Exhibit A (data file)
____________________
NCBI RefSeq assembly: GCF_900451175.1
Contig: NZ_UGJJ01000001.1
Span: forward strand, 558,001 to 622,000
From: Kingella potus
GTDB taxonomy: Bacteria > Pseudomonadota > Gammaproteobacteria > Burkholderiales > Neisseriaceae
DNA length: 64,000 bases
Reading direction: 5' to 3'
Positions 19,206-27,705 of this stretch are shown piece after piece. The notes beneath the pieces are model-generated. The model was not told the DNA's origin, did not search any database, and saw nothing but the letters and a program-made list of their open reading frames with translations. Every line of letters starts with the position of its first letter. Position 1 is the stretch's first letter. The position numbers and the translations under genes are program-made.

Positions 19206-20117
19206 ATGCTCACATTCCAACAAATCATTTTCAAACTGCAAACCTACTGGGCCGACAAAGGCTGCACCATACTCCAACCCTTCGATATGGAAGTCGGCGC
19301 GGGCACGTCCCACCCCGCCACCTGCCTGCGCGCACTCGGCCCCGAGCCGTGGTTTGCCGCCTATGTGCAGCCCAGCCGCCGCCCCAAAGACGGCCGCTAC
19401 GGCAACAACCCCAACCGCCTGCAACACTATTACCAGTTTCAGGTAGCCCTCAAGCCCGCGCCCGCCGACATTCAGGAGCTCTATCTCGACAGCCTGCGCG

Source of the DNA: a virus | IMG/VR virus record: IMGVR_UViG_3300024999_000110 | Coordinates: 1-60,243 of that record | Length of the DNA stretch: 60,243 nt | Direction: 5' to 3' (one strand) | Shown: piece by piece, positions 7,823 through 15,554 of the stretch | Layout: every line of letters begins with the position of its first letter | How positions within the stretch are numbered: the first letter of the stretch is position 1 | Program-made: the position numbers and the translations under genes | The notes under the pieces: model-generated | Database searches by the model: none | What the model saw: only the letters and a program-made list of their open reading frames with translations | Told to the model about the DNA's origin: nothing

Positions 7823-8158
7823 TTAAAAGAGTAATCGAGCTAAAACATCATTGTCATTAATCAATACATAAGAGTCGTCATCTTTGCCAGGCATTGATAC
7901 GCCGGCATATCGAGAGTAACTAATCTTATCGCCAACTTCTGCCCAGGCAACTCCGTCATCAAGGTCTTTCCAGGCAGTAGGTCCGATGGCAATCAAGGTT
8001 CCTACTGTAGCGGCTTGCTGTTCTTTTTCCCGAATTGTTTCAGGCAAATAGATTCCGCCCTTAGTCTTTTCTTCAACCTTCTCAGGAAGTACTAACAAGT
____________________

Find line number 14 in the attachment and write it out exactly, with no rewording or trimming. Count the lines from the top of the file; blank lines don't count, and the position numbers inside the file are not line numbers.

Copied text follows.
Positions 7823-8158